Consider sharingsavings through Concord referendum
The Concord School system is facing many difficult financial decisions and has requested a referendum that would increase the property tax bill for properties within the school district. This funding is desperately needed by the school system. If the referendum does not pass, there are obviously going to be other decisions made to offset the lost funding.
I would never tell someone how to vote on an issue; that’s a decision each of us needs to make on our own. However, I do believe that a voter should be as informed as possible and use that knowledge to make an educated decision.
The primary factor that is driving this funding shortfall for the schools is the property tax cap that was put into place several years ago. This cap limits the maximum amount of property tax per year on a residential property to 1 percent of the property’s gross assessed value. This cap has saved me more than $5,700 in property taxes over the last five years (more than $1,100 per year). If the referendum were to pass, my taxes would increase approximately $320 annually from where they currently are. With the additional itemized deduction on my income tax return, this referendum would cost me about $270 out of pocket per year. I would certainly prefer to continue to fully reap those benefits. However, I personally feel it is time to return some of my future savings back to the school system through this referendum.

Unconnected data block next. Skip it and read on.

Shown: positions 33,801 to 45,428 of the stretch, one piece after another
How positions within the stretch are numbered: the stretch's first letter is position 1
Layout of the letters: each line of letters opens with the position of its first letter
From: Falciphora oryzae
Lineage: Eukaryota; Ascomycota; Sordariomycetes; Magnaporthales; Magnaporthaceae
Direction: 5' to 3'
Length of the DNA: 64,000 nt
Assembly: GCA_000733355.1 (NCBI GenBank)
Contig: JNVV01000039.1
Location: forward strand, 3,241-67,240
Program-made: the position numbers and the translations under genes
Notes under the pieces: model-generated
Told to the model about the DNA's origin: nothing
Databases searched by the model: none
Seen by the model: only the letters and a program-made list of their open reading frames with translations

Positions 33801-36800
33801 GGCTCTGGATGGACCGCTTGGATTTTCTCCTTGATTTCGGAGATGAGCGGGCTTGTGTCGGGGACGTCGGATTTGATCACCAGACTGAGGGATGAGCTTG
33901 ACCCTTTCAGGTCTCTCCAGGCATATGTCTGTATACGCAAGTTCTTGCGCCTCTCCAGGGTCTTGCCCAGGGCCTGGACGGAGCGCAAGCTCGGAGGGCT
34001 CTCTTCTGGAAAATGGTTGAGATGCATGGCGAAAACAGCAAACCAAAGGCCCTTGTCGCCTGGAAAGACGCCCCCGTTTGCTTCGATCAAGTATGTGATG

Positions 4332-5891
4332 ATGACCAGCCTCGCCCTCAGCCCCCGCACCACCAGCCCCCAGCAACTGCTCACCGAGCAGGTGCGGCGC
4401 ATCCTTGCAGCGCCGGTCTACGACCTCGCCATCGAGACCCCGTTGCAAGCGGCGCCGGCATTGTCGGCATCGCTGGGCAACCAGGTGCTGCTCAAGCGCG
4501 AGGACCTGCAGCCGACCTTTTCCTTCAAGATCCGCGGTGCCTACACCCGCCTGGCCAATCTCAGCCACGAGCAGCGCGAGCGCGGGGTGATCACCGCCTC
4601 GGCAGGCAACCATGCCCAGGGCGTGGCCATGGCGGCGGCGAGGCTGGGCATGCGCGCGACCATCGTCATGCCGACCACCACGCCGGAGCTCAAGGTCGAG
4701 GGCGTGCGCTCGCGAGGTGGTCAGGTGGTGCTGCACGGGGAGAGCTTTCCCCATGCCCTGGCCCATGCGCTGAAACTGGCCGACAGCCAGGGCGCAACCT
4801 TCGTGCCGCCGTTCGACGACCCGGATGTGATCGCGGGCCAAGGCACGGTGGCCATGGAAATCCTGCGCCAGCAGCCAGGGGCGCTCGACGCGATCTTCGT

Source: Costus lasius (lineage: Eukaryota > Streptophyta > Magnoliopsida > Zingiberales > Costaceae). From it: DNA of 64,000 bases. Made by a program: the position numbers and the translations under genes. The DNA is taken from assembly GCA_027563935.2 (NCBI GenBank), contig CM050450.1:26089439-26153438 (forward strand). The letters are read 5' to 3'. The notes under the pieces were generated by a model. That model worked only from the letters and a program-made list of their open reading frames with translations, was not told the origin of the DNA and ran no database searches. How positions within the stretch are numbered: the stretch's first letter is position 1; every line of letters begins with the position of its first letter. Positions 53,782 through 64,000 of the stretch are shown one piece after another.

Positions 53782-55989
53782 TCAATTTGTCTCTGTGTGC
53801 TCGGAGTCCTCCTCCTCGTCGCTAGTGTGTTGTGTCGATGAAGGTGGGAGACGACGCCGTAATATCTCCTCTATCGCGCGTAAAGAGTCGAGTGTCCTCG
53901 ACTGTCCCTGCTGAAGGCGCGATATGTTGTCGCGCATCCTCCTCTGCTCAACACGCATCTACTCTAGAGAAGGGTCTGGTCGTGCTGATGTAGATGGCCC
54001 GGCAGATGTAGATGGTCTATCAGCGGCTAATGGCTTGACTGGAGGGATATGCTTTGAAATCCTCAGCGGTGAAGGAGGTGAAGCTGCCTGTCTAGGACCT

I would encourage everyone to look at your past property tax bills and note the effect on your bill from the cap. Then decide if you will join me in voting yes for the referendum May 6.
— Jared Sponseller
Embarrassed by GC’s soccer decision
I am writing in regard to Goshen College letting soccer coach Tavi Mounsithiraj go. I am a 2003 graduate of Goshen College, and was an athlete (not soccer). While I was at GC, I never witnessed anyone who had more zeal and enthusiasm for any sport than coach Tavi. Tavi loved his players, past and present, would always be upbeat, and showed a true concern for all of the student body at GC.